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Texture through Voices
Musical textures are also sometimes described as being the ways in which the various voices are combined to create a harmony. A string quartet, for instance, has a particular texture to its sound that is derived from the way the various instruments combine and contrast. This also applies to the way that the various voices are combined in vocal ensembles and any other ensemble performance. A woodwind quartet, for instance, may have a very smooth and light texture, while a brass band would have a forceful, brassy texture.
Expression, Dynamics, Style, Tempo and Phrasing
Expression is not just an important part of music, it’s oftentimes the entire point of performing or composing piece. The expressiveness of the musicians in an orchestra, the members of a band or any other group of performers does depend on them having a general structure from which to work. Improvisation is an important element in jazz, rock, blues and many other forms of music, but expression can also be defined and communicated to musicians in ensembles by describing the elements of music that are most conducive to expression.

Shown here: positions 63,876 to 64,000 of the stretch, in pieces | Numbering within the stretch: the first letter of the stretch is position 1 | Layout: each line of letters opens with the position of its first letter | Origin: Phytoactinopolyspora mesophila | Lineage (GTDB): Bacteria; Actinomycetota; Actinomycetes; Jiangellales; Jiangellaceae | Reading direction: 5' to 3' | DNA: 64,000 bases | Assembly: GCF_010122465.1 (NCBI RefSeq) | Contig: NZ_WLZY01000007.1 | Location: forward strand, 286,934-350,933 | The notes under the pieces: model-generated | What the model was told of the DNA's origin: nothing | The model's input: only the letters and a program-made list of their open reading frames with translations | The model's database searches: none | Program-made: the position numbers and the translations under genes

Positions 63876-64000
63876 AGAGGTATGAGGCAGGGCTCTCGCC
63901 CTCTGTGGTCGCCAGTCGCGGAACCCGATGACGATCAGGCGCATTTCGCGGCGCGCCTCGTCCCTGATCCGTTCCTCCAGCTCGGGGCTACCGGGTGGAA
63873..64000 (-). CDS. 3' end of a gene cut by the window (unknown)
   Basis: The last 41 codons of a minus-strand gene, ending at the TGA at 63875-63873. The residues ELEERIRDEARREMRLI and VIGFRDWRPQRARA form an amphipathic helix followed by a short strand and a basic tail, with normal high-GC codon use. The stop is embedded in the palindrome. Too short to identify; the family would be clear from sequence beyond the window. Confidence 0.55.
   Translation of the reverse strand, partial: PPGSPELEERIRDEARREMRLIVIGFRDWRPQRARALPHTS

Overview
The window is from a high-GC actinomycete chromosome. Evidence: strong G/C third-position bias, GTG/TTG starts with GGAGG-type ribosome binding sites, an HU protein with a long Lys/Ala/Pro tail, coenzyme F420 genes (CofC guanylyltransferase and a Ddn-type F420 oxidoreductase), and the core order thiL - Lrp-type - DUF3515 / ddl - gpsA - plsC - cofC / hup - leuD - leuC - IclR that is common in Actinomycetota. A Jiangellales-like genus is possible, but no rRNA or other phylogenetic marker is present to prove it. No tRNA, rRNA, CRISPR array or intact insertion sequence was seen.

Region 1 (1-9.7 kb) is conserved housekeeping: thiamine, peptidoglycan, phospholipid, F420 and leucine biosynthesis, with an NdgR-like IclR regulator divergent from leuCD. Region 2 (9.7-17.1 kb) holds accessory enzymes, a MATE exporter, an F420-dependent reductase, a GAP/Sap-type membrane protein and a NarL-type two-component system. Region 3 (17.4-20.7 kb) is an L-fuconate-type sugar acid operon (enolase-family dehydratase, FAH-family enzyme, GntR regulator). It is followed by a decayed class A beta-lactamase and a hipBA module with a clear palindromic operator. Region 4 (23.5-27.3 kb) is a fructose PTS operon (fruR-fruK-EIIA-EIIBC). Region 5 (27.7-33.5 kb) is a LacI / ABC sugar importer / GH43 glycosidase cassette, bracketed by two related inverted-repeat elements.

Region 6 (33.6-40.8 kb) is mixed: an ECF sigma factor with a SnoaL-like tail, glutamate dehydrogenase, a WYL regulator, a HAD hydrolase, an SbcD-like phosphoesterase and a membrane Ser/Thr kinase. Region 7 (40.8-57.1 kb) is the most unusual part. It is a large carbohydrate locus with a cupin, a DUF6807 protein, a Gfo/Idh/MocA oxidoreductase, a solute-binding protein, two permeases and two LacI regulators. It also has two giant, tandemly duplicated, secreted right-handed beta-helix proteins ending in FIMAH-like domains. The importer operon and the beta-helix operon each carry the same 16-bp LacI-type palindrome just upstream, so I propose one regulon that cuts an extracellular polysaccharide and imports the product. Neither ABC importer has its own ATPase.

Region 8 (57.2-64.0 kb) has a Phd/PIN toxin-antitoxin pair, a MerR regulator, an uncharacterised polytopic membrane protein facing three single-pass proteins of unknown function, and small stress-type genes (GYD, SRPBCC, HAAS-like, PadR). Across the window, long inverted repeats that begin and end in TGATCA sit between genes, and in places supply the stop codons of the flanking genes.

Listen to your song in performance. Remember that, as Stravinsky said, art is never really finished, it’s just abandoned at some point. That being said, hearing your song for the first time doesn’t mean that you’re done with it. You have to do some critical listening and, if you can, lean on friends or your teachers to give you feedback.
Listen to see if the song really matches with the genre. In some cases, you may hear mistakes that you didn’t know were there. In other cases, you may notice that mistakes you were aware of sound great. Keep an open mind and try to listen to the song as if you’ve never heard it before. Concentrating on your mistakes will not help you refine the song; it will discourage you.
Mozart, according to legend, wrote in pen and never scratched off one note on his manuscripts. In short, the man never made a mistake when composing. Hardly anyone is like that, however, and most artists do a lot of refining.
After you’ve listened to your piece, concentrate on what you might want to change or leave the same about it. You may want to further develop some themes and you may want to completely abandon others. You may want to transpose the entire melody to a more accessible or agreeable key or you may want to entirely restructure the rhythmic elements of the song. Your song should be thought of as being made out of wet clay, not out of stone. You can refine it as much as you want and, as is the case with all writing, a good portion of writing music is actually rewriting music.
No matter where you are, great music comes in all shapes and sizes. However, for Haynes piccolo or Haynes flute accessories in Michigan, West Bloomfield, or Farmington, look to www.fluteworld.com.